"I'm afraid that when we have limited space in zoos -- and it's limited because of problems in the wild, of course, and more and more animals need our help -- then we sometimes have to make these really tough decisions," he said.

'Surplus problems'

Bengt Holst, scientific director at the Copenhagen Zoo, told CNN the decision was made for the greater good of the giraffe population.

"Our giraffes are part of an international breeding program, which has a purpose of ensuring a sound and healthy population of giraffes," he said.

"It can only be done by matching the genetic composition of the various animals with the available space. ... When giraffes breed as well as they do now, then you will inevitably run into so-called surplus problems now and then."

The Copenhagen Zoo's Marius was shot by a veterinarian with a rifle as he leaned down to munch on rye bread, a favorite snack.

After a necropsy, the giraffe was dismembered in front of an audience that included children and fed to the zoo's lions, tigers and leopards.

READ: Opinion: Why arguments for killing of giraffe don't stand up to scrutiny

READ: Opinion: Why zoo was right to cull giraffe

READ: Zoo: Conservation isn't always clean

CNN's Catherine E. Shoichet contributed to this report.

ADVERTISEMENT
Part of complete coverage on
updated 9:54 PM EST, Tue December 23, 2014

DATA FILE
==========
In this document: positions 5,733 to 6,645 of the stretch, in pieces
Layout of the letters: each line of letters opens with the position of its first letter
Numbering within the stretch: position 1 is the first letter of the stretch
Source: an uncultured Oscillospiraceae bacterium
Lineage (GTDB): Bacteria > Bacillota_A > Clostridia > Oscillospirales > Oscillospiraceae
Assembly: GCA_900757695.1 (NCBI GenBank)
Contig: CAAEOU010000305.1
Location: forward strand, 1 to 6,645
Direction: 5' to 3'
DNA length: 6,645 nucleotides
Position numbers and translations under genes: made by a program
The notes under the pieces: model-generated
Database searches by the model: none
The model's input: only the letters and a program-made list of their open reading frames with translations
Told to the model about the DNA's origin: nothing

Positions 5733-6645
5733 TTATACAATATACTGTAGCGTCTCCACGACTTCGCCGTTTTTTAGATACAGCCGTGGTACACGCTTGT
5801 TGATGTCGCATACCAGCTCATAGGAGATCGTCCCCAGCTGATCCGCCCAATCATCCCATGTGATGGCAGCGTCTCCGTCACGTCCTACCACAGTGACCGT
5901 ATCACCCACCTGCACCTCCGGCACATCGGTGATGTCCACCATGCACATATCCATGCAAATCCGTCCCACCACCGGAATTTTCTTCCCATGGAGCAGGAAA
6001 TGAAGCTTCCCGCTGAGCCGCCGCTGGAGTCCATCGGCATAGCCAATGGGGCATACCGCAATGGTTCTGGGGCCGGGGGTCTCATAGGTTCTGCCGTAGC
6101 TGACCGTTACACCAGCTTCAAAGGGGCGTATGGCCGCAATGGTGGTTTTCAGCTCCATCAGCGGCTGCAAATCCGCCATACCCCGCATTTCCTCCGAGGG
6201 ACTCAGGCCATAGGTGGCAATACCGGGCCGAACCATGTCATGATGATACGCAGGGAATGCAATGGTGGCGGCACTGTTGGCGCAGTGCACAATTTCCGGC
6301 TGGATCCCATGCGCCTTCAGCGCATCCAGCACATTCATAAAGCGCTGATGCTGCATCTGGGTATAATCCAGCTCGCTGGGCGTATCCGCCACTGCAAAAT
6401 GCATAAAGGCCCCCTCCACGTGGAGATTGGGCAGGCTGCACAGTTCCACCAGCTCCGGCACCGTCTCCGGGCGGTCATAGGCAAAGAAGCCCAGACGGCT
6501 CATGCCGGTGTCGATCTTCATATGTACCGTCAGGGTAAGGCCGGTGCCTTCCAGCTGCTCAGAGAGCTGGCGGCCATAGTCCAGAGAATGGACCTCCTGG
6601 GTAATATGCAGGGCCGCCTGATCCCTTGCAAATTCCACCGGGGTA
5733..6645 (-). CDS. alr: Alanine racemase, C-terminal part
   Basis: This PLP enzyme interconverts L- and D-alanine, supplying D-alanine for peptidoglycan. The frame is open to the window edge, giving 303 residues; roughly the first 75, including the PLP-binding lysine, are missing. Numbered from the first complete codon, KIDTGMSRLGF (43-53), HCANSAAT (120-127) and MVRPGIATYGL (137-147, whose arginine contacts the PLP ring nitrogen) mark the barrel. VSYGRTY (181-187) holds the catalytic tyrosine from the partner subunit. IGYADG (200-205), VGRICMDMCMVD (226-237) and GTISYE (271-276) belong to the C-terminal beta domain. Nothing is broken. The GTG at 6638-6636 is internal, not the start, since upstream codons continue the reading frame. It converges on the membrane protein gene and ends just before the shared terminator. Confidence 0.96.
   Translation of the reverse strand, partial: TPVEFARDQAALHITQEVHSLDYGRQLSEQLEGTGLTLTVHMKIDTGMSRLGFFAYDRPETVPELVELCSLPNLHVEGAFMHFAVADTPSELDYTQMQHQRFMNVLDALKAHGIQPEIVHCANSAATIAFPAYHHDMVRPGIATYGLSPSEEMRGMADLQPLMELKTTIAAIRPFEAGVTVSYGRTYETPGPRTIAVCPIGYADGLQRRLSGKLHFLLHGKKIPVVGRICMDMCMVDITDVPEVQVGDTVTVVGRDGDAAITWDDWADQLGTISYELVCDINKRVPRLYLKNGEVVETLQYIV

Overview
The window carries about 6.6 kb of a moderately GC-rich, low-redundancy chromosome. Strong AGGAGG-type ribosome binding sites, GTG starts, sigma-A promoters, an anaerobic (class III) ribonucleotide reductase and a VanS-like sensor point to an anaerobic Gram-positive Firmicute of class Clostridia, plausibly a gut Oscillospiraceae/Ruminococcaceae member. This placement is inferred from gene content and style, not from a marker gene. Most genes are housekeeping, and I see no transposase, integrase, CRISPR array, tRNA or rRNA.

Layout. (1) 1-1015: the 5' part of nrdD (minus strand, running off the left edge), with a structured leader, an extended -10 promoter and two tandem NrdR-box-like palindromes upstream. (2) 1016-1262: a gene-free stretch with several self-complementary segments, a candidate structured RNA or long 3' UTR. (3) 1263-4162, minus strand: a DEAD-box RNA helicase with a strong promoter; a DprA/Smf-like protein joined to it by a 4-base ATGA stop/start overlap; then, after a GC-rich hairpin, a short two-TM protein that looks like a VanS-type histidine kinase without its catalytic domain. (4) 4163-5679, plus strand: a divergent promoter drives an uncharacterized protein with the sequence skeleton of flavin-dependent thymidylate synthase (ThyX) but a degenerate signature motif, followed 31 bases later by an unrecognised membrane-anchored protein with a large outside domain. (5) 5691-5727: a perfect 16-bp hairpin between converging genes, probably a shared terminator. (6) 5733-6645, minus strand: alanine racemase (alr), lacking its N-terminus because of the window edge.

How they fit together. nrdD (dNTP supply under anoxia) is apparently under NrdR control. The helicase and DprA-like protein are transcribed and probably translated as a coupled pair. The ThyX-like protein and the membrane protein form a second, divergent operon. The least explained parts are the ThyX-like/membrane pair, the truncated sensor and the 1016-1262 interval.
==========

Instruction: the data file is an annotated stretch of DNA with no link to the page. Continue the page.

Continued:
A decade on from devastating 2004 Indian Ocean tsunami, the Red Cross' Matthias Schmale says that the lessons learned have made us safer.
updated 7:24 PM EST, Tue December 23, 2014
As soon as word broke that "The Interview" will hit some theaters, celebrations erupted across social media -- including from the stars of the film.
updated 1:44 PM EST, Tue December 23, 2014
Did a rogue hacker -- or the U.S. government -- cut the cord for the regime's Internet?
updated 8:06 PM EST, Tue December 23, 2014
Monaco's newborn royals, Princess Gabriella and Crown Prince Jacques Honore Rainier, posed for their first official photos with their parents.
updated 12:06 PM EST, Tue December 23, 2014
Tim Berners-Lee, the man credited with inventing the world wide web, gives a speech on April 18, 2012 in Lyon, central France, during the World Wide Web 2012 international conference on April 18, 2012 in Lyon.
What's next for the Internet? Acclaimed scientist Sir Tim Berners-Lee shares his insights.
updated 3:22 AM EST, Tue December 23, 2014
The United States and North Korea have long been locked in a bitter cycle of escalating and deescalating tensions. But the current cyber conflict may be especially hard to predict.
updated 4:00 PM EST, Mon December 22, 2014
A chilling video shows Boko Haram executing dozens of non-Muslims.
updated 6:34 AM EST, Mon December 22, 2014
New planes, new flight tests ... but will we get cheaper airfares?
updated 12:46 PM EST, Sun December 21, 2014
The killing of two cops could not have happened at a worse time for a city embroiled in a public battle over police-community relations, Errol Louis says.
updated 9:51 PM EST, Sun December 21, 2014
The gateway to Japan's capital, Tokyo Station, is celebrating its centennial this month -- and it has never looked better.
updated 11:21 AM EST, Sat December 20, 2014
Unicef has warned that more than 1.7 million children in conflict-torn areas of eastern Ukraine face an "extremely serious" situation.
updated 12:01 PM EST, Mon December 22, 2014
Each day, CNN brings you an image capturing a moment to remember, defining the present in our changing world.
Browse through images from CNN teams around the world that you don't always see on news reports.
ADVERTISEMENT